French street artist Christian Guemy, known as C215, cleans the vandalized mailboxes with swastikas covering the face of the late Holocaust survivor and renowned French politician, Simone Veil, in Paris, Tuesday Feb.12, 2019. According to French authorities, the total of registered anti-Semitic acts rose to 541 in 2018 from 311 in 2017, a rise of 74 percent. (AP Photo/Michel Euler)

Swastikas removed from pictures of French Holocaust survivor

French President Emmanuel Macron denounced an “intolerable increase” of anti-Semitic incident

Street portraits of a prominent Holocaust survivor that were graffitied with swastikas have been restored by the artist who painted them on mailboxes in Paris.

The images of Simone Veil, who survived the Auschwitz death camp and went into government and politics in France, were found defaced near a town hall in the southeast of the French capital.

Veil died in 2017. The tagger of the mailboxes bearing her image has not been located.

Artist Christian Guemy, who also goes by the name C215, tweeted a photo of the restored portraits on Tuesday.

“Simone Veil is back … stronger than the barbarity of anonymous people,” Guemy wrote.

During a Cabinet meeting Wednesday, French President Emmanuel Macron denounced an “intolerable increase” of anti-Semitic incidents, according to comments reported by government spokesman Benjamin Griveaux.

“We will be inflexible toward those who commit such acts”, Macron said.

READ MORE: Holocaust survivor remembers Auschwitz on her 92nd birthday

France 541 registered incidents of anti-Semitism last year compared to 311 in 2017, according to the Interior Ministry. Properties associated with other religions also have been targeted.

Prime Minister Edouard Philippe condemned the vandalism of five churches last week and urged people in a country where secularism is written into the constitution.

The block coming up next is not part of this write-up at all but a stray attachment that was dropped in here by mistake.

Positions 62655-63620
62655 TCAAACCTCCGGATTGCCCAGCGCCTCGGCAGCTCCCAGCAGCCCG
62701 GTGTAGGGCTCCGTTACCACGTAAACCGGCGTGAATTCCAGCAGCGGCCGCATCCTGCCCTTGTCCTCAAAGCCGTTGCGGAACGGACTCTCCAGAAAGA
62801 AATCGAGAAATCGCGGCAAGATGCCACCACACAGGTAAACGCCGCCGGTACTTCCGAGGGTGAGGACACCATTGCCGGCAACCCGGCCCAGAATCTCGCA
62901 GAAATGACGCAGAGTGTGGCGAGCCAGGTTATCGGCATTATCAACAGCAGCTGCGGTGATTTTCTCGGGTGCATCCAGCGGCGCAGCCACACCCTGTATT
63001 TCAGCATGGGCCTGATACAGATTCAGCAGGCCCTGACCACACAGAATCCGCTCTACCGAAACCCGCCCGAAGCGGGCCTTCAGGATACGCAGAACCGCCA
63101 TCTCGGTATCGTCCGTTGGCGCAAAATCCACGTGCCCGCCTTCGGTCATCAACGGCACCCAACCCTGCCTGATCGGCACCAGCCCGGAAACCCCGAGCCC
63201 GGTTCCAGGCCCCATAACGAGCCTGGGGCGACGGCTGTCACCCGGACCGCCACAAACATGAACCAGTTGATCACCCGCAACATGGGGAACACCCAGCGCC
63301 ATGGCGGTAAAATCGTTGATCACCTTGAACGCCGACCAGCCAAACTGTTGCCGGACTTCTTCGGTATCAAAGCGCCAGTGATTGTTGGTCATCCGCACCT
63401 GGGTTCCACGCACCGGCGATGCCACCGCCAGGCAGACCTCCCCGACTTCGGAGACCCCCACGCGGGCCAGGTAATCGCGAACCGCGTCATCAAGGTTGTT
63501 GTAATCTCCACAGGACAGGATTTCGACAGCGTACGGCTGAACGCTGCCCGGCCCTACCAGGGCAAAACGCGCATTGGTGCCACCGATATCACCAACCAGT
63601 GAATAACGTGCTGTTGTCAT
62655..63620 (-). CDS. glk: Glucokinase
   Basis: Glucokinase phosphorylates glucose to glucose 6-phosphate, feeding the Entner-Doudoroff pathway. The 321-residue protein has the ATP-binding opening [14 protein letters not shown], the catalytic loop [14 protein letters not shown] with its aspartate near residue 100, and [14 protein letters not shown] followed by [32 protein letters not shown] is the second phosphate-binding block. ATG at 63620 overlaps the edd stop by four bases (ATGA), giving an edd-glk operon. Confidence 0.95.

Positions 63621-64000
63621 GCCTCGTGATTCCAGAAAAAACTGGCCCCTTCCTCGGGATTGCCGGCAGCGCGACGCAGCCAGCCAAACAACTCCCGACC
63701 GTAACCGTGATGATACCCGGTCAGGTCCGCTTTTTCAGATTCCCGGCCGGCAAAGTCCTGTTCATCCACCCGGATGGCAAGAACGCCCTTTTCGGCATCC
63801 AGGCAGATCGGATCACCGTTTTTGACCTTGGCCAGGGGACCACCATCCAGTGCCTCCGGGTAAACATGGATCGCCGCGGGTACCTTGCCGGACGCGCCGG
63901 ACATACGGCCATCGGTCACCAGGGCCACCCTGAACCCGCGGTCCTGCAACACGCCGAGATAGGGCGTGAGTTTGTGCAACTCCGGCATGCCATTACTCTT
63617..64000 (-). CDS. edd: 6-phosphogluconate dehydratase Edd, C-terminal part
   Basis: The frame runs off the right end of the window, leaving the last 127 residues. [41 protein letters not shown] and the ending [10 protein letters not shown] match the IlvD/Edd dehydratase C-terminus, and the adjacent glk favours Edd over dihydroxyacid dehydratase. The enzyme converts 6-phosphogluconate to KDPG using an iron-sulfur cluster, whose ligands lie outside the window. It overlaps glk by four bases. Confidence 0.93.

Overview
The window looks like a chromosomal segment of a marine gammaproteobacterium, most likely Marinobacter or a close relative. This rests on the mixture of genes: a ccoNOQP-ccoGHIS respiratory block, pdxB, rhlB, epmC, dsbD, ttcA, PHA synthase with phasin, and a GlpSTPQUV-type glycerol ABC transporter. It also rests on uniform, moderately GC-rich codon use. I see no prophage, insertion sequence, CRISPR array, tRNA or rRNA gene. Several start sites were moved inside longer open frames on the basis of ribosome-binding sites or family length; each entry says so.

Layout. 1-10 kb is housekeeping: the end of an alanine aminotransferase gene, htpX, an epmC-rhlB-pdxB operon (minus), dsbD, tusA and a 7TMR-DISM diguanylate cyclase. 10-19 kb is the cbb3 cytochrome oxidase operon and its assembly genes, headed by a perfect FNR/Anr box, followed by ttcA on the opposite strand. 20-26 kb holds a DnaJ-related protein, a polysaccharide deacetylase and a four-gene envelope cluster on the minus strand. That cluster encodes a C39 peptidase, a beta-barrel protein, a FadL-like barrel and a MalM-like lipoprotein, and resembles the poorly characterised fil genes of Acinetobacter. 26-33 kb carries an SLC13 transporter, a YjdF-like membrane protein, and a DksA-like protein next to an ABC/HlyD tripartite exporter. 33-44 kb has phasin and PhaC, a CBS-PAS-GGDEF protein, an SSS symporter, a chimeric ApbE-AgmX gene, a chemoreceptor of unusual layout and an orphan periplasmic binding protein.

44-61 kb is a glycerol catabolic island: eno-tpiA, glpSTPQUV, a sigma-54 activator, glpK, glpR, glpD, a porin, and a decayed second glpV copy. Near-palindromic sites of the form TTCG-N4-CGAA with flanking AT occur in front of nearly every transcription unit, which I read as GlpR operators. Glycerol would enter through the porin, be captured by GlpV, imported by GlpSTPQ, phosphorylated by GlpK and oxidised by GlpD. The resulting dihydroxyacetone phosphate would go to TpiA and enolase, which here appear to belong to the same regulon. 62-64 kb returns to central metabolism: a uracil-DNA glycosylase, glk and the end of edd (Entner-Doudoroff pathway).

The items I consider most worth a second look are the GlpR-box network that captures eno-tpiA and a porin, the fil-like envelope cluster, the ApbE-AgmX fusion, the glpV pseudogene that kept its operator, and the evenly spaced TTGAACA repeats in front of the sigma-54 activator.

“In our secular Republic, we respect the places of worship. These acts shock me,” he said.

The Associated Press


Like us on Facebook and follow us on Twitter.

Just Posted

Oregon couple’s stolen truck located at Deep Creek, boat still missing

Jim and Kathy Jantz are thankful for the help they have received so far in Williams Lake

U.S. couple ‘devastated’ truck and boat stolen in Williams Lake overnight

Family from Oregon appealing for assistance to help find stolen items

Australian gold mining giant acquires Red Chris mine

Newcrest now owns 70 per cent of the mine south of Iskut and operatorship

Teen sexually assaulted at Radley Beach

A sexual assault took place at Radley Beach in Burns Lake on… Continue reading

18-year old Vanderhoof woman arrested following stabbing

The incident occured on Aug 14 in Prince George

Trudeau to meet with U.K. and Japanese prime ministers ahead of G7 summit

French President Emmanuel Macron, this year’s G7 host, has little expectations of a unified front from the leaders

Groups ready campaign to help young voters identify ‘fake news’ in election

The media literacy campaign to focus on identifying misinformation and suspicious sources online

Big rally in northern B.C. draws attention to continuing lumber crisis

Mayor Joan Atkinson says about 400 workers have been directly affected by the closure of the Canfor mill

Orangeville Northmen take Minto Cup at Langley Events Centre

Swept best-of-five series 3-0 over Victoria Shamrocks

Expanded support to help B.C. youth from care attend university still falling short

Inadequate support, limited awareness and eligibility restrictions some of the existing challenges

Ethnic media aim to help maintain boost in voting by new Canadians

Statistics Canada says new Canadians made up about one-fifth of the voting population in 2016

UPDATE: Crown cross-examines B.C. father accused of killing daughters

Andrew Berry is charged in the deaths of six-year-old Chloe and four-year-old Aubrey in 2017

Dog attacked by river otters, Penticton owner says

Marie Fletcher says her dog was pulled underwater by four river otters in the Penticton Channel

BC SPCA overwhelmed with cats, kittens needing homes

Large number of cruelty investigations, plus normal ‘kitten season’ to blame

Most Read